I was at the grocery store tonight, and a woman in front of me, after commenting on my selection of granola bars, turned around and offered me her card, telling me that she was a personal trainer and I could call her any time. This small, but presumptuous action implies that she 1) thinks I'm fat, 2) is outwardly telling me I'm fat, 3) thinks there is something wrong with my body that should be fixed 4) assumes that I don't take care of my body or work out/already have a personal trainer, and 5) that she would be "willing" to be the one to fix my body. Really? I mean-- REALLY? I'm a teacher, so does that mean every time I meet someone stupid I can hand them my card and offer them an education to fix their mind?
I politely took the card without a word. Then, my forehead started burning, and I felt the anger and sadly, the shame, come rushing, blood red, to the front of my face. I didn't say a word, but as I walked out of the store, bags in hand, I fumbled to find the card she had given me and called the number on the phone. Straight to voicemail. But I left a message:
"My name is Sarah and I just met you at the grocery store. Thanks for your card, but I'm going to politely decline. Instead, I want to give you some constructive feedback. Offering me personal training when you don't even know me is offensive and implies there's something wrong with my body. I want you to understand that just because my body doesn't look like how YOU think it should look, doesn't mean that there's anything wrong with it or that you have the right to judge my body or offer me ways to 'fix' myself. It's offensive and presumptuous to assume that I need or want personal training, and although it might be hard for you to understand, I actually am quite happy with the way my body looks. Just because I'm not a size 4, doesn't mean I'm not beautiful, and doesn't mean I'm not healthy or content with the way I am. I wish you all the best with your personal training career, and I hope this feedback is helpful for you." *Click*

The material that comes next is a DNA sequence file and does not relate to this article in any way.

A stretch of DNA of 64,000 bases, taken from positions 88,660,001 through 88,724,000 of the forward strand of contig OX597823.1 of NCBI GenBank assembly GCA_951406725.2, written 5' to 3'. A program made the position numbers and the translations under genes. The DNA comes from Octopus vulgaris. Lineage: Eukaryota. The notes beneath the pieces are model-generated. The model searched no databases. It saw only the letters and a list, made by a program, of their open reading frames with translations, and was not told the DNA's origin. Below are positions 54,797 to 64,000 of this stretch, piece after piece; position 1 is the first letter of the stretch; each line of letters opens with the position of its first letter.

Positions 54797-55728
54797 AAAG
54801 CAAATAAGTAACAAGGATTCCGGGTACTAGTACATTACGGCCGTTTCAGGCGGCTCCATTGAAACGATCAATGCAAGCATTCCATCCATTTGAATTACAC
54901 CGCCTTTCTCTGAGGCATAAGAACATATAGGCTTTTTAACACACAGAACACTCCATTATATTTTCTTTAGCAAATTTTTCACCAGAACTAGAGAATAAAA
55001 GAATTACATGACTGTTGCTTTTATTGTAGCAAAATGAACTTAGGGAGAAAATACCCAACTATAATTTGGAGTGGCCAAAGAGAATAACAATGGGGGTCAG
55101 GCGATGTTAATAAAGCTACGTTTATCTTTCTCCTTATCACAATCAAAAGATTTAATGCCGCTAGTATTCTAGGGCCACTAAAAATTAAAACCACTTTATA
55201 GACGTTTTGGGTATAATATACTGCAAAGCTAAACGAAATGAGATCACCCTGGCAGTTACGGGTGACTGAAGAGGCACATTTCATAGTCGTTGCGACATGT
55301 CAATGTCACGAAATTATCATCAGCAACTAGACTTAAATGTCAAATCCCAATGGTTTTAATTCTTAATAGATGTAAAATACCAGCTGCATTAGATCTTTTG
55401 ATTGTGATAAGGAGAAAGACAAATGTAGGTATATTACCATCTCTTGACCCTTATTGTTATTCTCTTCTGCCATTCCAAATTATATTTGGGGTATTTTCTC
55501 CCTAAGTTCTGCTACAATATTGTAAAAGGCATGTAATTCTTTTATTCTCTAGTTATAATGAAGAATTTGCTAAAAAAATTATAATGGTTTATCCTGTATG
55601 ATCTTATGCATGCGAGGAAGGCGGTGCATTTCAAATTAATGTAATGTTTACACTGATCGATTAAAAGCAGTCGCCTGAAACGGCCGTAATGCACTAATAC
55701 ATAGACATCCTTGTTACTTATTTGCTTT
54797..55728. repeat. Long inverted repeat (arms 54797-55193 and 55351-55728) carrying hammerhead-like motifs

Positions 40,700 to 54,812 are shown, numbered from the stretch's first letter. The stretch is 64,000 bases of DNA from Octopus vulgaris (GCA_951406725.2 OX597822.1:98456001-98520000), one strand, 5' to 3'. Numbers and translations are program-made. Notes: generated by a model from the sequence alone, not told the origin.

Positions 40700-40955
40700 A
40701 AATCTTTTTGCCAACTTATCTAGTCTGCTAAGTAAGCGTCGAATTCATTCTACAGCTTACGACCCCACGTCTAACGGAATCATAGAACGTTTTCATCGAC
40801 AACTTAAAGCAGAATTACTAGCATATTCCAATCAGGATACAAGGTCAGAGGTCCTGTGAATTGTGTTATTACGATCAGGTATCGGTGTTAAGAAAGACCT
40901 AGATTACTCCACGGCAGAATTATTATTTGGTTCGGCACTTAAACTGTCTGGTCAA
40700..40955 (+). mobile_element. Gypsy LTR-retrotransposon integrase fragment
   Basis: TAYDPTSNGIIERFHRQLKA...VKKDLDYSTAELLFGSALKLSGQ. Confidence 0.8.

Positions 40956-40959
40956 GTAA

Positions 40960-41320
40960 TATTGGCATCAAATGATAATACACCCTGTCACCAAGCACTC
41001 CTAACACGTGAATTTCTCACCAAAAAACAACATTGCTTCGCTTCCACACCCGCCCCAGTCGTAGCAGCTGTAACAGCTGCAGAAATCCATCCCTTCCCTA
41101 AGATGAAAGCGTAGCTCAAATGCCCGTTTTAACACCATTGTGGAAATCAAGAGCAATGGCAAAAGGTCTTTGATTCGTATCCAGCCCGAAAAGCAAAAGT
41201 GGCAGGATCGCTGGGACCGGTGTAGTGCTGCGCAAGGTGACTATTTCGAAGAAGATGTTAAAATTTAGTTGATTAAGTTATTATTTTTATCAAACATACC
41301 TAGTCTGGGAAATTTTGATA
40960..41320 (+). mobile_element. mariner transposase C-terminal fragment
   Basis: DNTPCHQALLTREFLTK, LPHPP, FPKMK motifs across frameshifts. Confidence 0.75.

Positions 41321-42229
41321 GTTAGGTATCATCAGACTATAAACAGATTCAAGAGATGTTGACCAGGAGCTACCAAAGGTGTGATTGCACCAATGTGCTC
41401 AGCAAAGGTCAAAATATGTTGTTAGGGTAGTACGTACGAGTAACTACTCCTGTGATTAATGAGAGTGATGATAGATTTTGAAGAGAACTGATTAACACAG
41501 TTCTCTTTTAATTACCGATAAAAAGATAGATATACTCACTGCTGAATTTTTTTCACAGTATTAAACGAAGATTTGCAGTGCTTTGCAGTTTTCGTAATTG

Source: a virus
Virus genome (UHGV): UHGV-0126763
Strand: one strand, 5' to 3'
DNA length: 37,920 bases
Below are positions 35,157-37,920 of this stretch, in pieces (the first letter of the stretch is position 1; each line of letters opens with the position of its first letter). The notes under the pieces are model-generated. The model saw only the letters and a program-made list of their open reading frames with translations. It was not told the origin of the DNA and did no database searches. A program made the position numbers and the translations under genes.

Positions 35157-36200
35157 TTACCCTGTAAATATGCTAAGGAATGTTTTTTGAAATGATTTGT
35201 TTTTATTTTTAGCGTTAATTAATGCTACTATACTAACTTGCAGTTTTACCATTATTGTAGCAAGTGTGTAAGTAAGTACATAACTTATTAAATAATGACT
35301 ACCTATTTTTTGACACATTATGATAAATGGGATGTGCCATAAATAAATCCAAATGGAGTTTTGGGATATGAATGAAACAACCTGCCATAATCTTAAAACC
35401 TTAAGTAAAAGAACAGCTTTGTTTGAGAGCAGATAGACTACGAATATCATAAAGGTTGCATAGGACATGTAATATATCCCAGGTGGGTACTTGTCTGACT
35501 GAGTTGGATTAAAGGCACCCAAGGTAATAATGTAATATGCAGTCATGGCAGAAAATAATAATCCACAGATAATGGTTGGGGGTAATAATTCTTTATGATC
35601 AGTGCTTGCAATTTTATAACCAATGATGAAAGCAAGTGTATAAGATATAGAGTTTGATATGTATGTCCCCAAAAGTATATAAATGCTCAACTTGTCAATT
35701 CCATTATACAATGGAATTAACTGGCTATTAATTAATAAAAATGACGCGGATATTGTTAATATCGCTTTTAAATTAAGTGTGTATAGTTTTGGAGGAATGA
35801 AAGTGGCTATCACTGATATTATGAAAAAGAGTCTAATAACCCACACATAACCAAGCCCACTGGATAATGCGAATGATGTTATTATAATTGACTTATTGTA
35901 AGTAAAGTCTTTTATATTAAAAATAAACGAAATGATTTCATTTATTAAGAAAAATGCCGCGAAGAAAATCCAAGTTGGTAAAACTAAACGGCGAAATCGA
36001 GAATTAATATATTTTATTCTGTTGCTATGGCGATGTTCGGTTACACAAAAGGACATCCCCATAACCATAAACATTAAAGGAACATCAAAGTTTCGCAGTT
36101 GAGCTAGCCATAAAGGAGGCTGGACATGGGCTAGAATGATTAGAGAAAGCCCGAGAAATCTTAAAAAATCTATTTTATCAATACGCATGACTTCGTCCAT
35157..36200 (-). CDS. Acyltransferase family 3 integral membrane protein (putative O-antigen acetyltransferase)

I'm learning to love my body and I won't let someone shame me into feeling like there's something wrong with it. Those kinds of remarks trigger so many emotions in me-- shame, anger, rage, sadness, defeat. But I won't let someone shame me anymore. It took a lot of courage to call her, but I'm glad I did, and I hope that she won't continue shaming others because they don't fit her cookie cutter model of what beautiful is. Please share/reblog my small story with others so that we can be reminded that we are beautiful and together, we can stand up against fat shaming. I never would have or could have done this without the inspiration of the beautiful fatshionable women of the blogosphere. Thank you to all of you who continue blogging. You inspire me to love my self, and to stand up for what's right.